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Special Feature
October 2000

Radiological Case of the Month

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Copyright 2000 American Medical Association. All Rights Reserved. Applicable FARS/DFARS Restrictions Apply to Government Use.2000

Arch Pediatr Adolesc Med. 2000;154(10):1060. doi:
Denouncement and Discussion: Multiple-Bone Tuberculosis and Dactylitis

Figure 1. Radiographs of the lower legs show multiple cystic lesions in the proximal and distal ends of the tibias with periosteal reaction. A pathologic fracture is present in the distal right tibia (A and C).

Figure 2. Dactylitis of the metacarpals in the right hand and cystic spina ventosa lesions.

The patient's erythrocyte sedimentation rate was 130 mm/h (Westergren method), and the Mantoux tuberculin skin test was positive with an induration of 30 mm. Results from complete blood cell count confirmed a severe hypochromic, microcytic anemia (hemoglobin, 70 g/L). The child's rapid plasma reagin titer for syphilis was 1:512; the mother's, 1:64. Findings from human immunodeficiency virus serology were negative. A chest radiograph was unremarkable, and a single orbital lytic lesion was noticed on a lateral radiograph of the skull. Surgical drainage of the soft tissues of the right hand yielded thick pus and granulomatous tissue. Mycobacterium tuberculosis (TB) susceptible to isoniazid and rifampin was obtained from tissue culture. The child was treated for congenital syphilis with penicillin G procaine intramuscularly daily for 10 days and for TB with isoniazid, rifampin, and pyrazinamide for 12 months. Clinical and radiological responses after 5 months were remarkable.

Tuberculosis and congenital syphilis cause bone lesions in infants and young children but are rarely reported in the same child.1,2 Dactylitis is present but rare in both diseases.24 Although the combination of dactylitis and multiple cystic lesions is typical of multiple bone TB, the clinical feature of condylomata lata and the severe periosteal reaction in the long bones lead to the suspicion of congenital syphilis.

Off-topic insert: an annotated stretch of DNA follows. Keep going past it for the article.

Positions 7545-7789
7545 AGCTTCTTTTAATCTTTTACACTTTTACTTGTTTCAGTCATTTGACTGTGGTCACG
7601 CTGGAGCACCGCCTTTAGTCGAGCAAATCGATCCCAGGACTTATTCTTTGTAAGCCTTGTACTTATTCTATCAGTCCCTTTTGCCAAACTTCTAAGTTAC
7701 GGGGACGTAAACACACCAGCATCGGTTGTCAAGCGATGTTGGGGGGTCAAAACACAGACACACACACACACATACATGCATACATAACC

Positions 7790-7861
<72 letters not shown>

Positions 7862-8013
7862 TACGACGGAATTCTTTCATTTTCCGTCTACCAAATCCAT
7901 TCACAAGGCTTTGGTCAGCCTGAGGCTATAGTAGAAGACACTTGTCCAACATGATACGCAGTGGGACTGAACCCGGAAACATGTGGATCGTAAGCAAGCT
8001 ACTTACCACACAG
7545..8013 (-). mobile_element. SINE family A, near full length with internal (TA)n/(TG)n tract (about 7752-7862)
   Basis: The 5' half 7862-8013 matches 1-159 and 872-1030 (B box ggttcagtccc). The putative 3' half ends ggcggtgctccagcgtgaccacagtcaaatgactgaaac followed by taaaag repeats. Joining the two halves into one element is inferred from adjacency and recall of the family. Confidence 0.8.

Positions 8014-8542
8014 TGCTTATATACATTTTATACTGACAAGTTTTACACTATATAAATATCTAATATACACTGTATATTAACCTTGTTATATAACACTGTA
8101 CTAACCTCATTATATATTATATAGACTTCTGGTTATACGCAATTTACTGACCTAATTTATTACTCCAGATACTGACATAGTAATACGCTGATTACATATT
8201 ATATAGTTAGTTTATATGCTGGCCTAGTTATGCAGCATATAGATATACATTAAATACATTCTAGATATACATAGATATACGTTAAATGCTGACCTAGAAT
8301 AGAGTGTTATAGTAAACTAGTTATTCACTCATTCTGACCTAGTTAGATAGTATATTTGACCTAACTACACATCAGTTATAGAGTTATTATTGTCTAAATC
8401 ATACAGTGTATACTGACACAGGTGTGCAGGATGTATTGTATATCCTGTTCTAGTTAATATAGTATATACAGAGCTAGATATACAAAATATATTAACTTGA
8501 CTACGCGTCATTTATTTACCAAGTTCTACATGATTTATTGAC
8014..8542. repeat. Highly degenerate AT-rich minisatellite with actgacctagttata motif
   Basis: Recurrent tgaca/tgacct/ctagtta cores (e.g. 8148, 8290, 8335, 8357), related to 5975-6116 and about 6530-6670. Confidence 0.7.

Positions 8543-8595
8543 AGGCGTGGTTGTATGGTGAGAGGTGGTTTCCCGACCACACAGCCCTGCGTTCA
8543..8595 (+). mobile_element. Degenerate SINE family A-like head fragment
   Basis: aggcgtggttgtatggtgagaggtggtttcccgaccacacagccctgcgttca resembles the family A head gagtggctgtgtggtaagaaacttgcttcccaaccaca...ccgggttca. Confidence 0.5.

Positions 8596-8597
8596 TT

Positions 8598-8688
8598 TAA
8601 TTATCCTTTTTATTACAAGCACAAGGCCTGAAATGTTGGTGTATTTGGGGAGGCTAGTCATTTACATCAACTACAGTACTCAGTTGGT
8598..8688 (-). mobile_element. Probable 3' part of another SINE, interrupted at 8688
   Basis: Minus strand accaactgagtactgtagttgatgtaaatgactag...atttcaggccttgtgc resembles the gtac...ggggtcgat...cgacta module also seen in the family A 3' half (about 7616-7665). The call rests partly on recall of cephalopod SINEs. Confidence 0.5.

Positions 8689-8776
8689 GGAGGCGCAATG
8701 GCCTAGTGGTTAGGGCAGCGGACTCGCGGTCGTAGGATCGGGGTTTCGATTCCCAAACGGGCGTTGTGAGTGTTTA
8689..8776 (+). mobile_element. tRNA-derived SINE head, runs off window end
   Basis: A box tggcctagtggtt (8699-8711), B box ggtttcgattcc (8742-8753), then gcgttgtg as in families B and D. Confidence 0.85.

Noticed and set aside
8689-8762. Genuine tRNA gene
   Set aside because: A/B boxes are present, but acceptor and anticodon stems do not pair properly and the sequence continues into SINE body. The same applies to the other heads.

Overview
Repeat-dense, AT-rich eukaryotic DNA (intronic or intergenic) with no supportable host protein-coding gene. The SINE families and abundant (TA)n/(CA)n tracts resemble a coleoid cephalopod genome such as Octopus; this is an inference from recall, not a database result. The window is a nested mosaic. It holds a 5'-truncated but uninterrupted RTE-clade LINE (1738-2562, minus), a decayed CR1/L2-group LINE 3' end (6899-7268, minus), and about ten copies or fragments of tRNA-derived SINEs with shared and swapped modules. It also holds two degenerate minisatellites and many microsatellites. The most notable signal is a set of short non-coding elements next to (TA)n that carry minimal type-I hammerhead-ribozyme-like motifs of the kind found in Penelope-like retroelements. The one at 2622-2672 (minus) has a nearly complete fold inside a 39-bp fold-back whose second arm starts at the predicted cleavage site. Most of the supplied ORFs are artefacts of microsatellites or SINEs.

A literature search produced no recent cases of both TB and syphilis in an infant, but Komins1 in 1952 described 3 cases of multiple cystic lesions with confirmed TB and congenital syphilis and traced another 6 patients from the literature. Findings from biopsy and in 1 case autopsy revealed no evidence of congenital syphilis as the cause for bone disease, and it was concluded that congenital syphilis does not contribute to the development of multiple cystic TB except perhaps by altering the immune response of the body. Although Cremin et al2 found no cases of congenital syphilis among their patients with multiple-bone TB, they found it possible to distinguish these lesions from congenital syphilis because bone involvement in the latter usually is seen before age 9 months. Syphilitic dactylitis can occur up to age 2 years.5 Periosteal reaction is said to be uncommon in osteoarticular TB,6 but smooth, layered, periosteal reaction is common and can be extensive in the long bones overlying the multiple cystic TB lesions.7

Multiple-bone TB is a disease of young children and is the result of hematogenous spreading from a lung focus that has healed by the time the bone TB is observed.7 The multiple bone–type TB occurs in tubular and flat bones. Classic spina ventosa dactylitis rarely occurs in the hands and feet and sometimes breaks through the cortex to form a cold abscess. In larger bones recent lesions cause bone expansion and periosteal layering. Older lesions have a cystic appearance as described by Komins.1 Sclerosis is common.7 The orbit is a site for skull involvement. Both congenital syphilis and TB are often preventable by timely evaluation and preventative measures. Screening children in contact with adult pulmonary TB and giving directly observed chemoprophylaxis could have prevented this case.

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Article Information

Accepted for publication January 7, 1999.

Reprints: H. Simon Schaaf, MBChB, DCM(SA), MMed(PAED), Department of Pediatrics and Child Health, University of Stellenbosch, PO Box 19063, Tygerberg 7505, Republic of South Africa (e-mail:

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